However, the evidence does reflect that, after the defendant agencies independently decided not to cobroke with Sheppard Real Estate, agents of two of these agencies attempted to influence one or two other agencies to follow suit. These two agents were defendants William H. Jenkins, Sr. and Sarah Stoutamire.

The actions of Jenkins and Stoutamire violated section one of the Sherman Act. Their conduct, first, constituted an agreement between two persons, and, second, if successful would have amounted to a group boycott, a per se unreasonable restraint here. However, Sheppard Real Estate may not recover against Jenkins and Stoutamire. Jenkins and Stoutamire were unsuccessful. Sheppard Real Estate has therefore suffered no damages as a result of the illegal actions of these two defendants.



The counterclaim and third-party claim filed by defendants Bill Jenkins & Associates and its agent, William H. Jenkins, Sr., charge Sheppard Real Estate and its former owner with conspiring to fix prices, in violation of section one of the Sherman Act. Treble damages are sought under section four of the Clayton Act. The charge is meritless.

As already stated, these two defendants allege that Sheppard Real Estate and its franchisee conspired to fix prices at a flat fee of $1995. First, there is no evidence, direct or circumstantial, that Sheppard Real Estate and its franchisee engaged in anything other than parallel behavior. The franchisee was free under the franchise agreement to set its own commission rate; and the evidence reflects that the franchisee independently adopted the flat fee because it, like Sheppard Real Estate, believed the fee to be economically sound. But second and most importantly, there is no evidence of damages to the defendants flowing from any alleged price fixing.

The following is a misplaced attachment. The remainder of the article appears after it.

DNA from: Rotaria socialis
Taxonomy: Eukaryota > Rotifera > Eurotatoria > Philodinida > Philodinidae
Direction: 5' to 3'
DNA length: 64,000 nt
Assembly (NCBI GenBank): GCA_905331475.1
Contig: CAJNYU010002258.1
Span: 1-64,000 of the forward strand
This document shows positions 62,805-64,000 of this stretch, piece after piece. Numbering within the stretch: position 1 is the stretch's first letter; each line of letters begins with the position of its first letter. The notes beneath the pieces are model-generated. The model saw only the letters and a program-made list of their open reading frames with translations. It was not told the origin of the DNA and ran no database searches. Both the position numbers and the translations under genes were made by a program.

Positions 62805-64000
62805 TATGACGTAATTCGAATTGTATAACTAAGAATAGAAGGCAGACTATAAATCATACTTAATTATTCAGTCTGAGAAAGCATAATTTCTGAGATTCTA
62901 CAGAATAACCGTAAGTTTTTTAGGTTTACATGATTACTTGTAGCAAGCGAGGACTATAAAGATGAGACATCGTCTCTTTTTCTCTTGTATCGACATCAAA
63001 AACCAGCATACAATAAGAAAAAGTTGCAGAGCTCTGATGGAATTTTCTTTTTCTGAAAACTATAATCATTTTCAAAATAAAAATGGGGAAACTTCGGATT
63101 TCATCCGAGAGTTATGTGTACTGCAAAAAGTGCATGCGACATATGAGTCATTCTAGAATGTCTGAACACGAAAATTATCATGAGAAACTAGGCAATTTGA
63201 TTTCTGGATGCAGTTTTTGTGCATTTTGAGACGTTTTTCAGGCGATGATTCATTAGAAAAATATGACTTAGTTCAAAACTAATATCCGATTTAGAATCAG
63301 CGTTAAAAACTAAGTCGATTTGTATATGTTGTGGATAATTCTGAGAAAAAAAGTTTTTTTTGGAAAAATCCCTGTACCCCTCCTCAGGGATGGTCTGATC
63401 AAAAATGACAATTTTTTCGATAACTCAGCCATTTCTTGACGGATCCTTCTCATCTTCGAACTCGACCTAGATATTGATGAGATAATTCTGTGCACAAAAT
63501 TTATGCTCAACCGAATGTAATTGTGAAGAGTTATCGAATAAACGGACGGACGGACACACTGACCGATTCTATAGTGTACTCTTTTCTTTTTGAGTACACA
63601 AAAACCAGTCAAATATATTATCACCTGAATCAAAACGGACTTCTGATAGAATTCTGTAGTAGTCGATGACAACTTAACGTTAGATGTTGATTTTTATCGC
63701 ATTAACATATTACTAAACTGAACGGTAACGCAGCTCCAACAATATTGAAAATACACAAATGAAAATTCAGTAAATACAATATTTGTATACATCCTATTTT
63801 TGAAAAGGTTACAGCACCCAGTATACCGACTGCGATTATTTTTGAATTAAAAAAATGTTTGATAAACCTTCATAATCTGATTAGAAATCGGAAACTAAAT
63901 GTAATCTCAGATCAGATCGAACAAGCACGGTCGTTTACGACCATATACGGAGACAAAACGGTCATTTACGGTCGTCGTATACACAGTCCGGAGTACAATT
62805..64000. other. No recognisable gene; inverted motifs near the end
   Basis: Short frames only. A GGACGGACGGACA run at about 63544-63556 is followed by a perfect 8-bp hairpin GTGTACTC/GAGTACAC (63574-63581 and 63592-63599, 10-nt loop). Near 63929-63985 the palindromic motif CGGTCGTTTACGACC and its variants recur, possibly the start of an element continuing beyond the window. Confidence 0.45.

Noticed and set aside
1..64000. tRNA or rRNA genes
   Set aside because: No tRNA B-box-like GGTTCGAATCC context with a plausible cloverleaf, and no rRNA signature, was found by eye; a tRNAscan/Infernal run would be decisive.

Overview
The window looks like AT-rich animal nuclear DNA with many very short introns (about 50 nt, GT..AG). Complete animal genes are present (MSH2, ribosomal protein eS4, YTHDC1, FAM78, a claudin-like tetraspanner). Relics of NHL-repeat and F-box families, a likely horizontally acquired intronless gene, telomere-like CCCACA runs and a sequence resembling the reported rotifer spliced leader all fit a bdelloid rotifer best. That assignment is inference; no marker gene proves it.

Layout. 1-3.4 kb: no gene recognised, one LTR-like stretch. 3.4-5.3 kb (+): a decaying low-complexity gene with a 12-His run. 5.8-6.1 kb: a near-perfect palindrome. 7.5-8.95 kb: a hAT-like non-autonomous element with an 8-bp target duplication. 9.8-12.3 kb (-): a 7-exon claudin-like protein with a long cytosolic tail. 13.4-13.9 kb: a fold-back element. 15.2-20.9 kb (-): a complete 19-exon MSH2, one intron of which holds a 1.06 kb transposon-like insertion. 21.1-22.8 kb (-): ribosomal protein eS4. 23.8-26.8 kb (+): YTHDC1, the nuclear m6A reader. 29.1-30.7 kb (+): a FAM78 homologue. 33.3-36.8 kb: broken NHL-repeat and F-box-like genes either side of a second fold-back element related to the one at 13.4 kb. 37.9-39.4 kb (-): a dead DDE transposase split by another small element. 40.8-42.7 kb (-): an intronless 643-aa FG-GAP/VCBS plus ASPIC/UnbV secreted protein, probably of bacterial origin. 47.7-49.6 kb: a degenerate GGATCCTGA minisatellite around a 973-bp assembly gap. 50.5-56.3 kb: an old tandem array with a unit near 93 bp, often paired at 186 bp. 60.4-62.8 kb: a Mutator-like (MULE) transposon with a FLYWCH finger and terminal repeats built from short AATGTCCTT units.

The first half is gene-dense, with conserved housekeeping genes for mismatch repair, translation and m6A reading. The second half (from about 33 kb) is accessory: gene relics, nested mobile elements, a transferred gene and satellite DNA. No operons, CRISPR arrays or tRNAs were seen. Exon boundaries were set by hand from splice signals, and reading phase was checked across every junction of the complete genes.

These two defendants also charge that Sheppard Real Estate and its former owner attempted to monopolize in violation of section two of the Sherman Act, 15 U.S.C.A. § 2, and they seek treble damages under section four of the Clayton Act. This charge is also meritless.

Section two of the Sherman Act prohibits monopolization and attempts to monopolize. A violation of section two does not require concerted action. National Independent Theatre Exhibitors, Inc. v. Charter Financial Group, Inc., 747 F.2d 1396, 1402 (11th Cir.1984). Rather, wholly unilateral conduct, "when accompanied by the intent to monopolize and the requisite degree of market power, may constitute a violation of section 2." Id. See also Aviation Specialties, Inc., 568 F.2d at 1192. Here, assuming that Sheppard Real Estate and its former owner intended to dominate a market, the court must nevertheless conclude from the evidence that the agency "plainly lacked sufficient market power to present a dangerous probability of success."[7]National Independent Theatre Exhibitors, Inc., 747 F.2d at 1402. Furthermore, the defendants have failed to demonstrate any damages flowing from the alleged attempt to monopolize.